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Why New Year’s Resolutions Fail and How You Can Succeed

Whenever the new year rolls around, everyone gets the idea they are going to make immediate changes to their lives when the clock strikes midnight. Some of these changes are easier to make than others. For example, you could make the bed every day — which I highly recommend because it helps you start each day with a win. Or you could take the stairs instead of the elevator, which is also not a bad idea, but I’ll still be taking the elevator. Some of the changes people want to make are big and broad, and they don’t give themselves enough time to grow into them. I think that’s why a lot of people “fail” around this time in January because they wanted to make a big change immediately instead of making smaller changes to serve as stepping stones leading up to their ultimate goal. Essentially, New Year’s resolutions fail because people don’t make a plan.

Antoine de Saint-Exupéry once said that “a goal without a plan is just a wish,” and he was right. A wish is a great thing to have, but it’s detached from our actions. A wish coming true isn’t the result of what we do, but it is the result of something acting upon us. A goal, on the other hand, is synonymous with a wish until you find a way to make it attainable. You have to find actions you can take to accomplish it. 

Having a goal is the best way to start your plan. This is the thing you want to accomplish. It gives you the big picture of what you are setting out to do. However, you need to start with more than that to keep yourself on track. You need to match your goal with your “why.” A huge part of sticking with a plan is establishing the reasons you have for reaching this goal. Your “why” has to be strong enough that, when it gets tough, you can remind yourself why it is important to you to reach your goal. It will get you out of the uncomfortableness of change and encourage you along the way.

After you have paired your goal with your “why,” you need the actual steps that you can take to accomplish the goal. These steps should start small, so the changes you are making to your life are not too abrupt. When we change things abruptly, we are not prepared for how those changes will affect other areas of our lives, which is why we stop doing those things after a while. However, if you write out a list of things you are going to do or ways to build up to those major changes, then you are more likely to keep doing those things. This way, you are integrating them into your life instead of trying to mold your life around them.

Once you have the steps you want to take, you need a timeline. A timeline tells you what you are currently working on and sets you up for smaller successes leading up to your final goal. It allows you to visualize and prepare for when each step will take place or be completed. It also helps you figure out how much time you need to accomplish your goal, which makes it more realistic. This is probably the part that most people hate because we want to see immediate results. Immediacy is an illusion and is part of the reason we are so drawn to wishes, but real change, real resolutions and accomplishments are made by the people who know what work they need to put in for them.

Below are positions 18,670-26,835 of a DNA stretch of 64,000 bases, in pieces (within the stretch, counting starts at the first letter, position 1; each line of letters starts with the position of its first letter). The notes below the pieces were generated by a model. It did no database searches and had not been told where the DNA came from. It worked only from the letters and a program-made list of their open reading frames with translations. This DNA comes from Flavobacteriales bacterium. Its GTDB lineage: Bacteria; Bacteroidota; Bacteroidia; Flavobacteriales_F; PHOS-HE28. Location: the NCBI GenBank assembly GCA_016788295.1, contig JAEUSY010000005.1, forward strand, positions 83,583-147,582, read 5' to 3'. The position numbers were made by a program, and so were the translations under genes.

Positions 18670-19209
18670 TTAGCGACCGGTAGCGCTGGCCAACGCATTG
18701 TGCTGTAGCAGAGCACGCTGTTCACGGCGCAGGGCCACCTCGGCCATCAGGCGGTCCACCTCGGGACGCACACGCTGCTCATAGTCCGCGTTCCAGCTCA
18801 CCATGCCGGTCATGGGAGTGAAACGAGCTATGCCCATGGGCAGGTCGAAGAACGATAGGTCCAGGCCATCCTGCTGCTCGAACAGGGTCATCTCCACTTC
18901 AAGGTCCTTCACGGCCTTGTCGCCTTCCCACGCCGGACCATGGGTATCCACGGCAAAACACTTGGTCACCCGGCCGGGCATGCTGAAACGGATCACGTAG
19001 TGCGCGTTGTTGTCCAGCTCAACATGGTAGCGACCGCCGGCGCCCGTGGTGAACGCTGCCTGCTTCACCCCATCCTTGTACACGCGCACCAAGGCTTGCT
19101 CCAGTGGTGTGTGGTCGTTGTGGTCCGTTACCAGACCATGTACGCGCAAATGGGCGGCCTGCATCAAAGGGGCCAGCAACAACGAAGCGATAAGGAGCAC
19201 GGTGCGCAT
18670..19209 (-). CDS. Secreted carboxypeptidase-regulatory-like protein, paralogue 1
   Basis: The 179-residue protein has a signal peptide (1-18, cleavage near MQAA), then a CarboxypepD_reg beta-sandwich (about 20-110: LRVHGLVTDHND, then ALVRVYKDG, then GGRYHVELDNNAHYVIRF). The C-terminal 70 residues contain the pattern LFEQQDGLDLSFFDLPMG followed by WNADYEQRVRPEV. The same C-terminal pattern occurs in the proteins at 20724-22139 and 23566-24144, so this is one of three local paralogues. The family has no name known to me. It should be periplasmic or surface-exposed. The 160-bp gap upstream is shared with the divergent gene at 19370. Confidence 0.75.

New Year’s resolutions fail because people don’t make a plan to achieve them. It’s really easy to say “in the new year I’m going to do ___.” But nothing is holding you accountable to that statement — nothing that makes it attainable. By establishing your goal and your “why,” you set up a strong base to build a plan on. By deciding on the steps you are going to take and the timeline to take those steps, you are working towards your goal in a more realistic fashion. Goals should be hard to reach, and they should challenge you to make positive changes to your life. That’s why we make goals because we want to change ourselves for the better. That takes work, determination and, most importantly, a plan of action. 

And hey, if you are one of those people who “failed” this New Year’s, hear this: it’s never too late to make a plan to work towards your goals. You don’t need the calendar to switch years to set a goal and establish how you are going to achieve it. I believe in you!

Amanda Kraemer

Virginia Tech '23

Junior studying creative writing, professional and technical Writing, and English pre-education, with a language science minor. Adores reading books, listening to music, viewing art, and studying language. Also, an avid Disney lover, determined to see the magic in everything.
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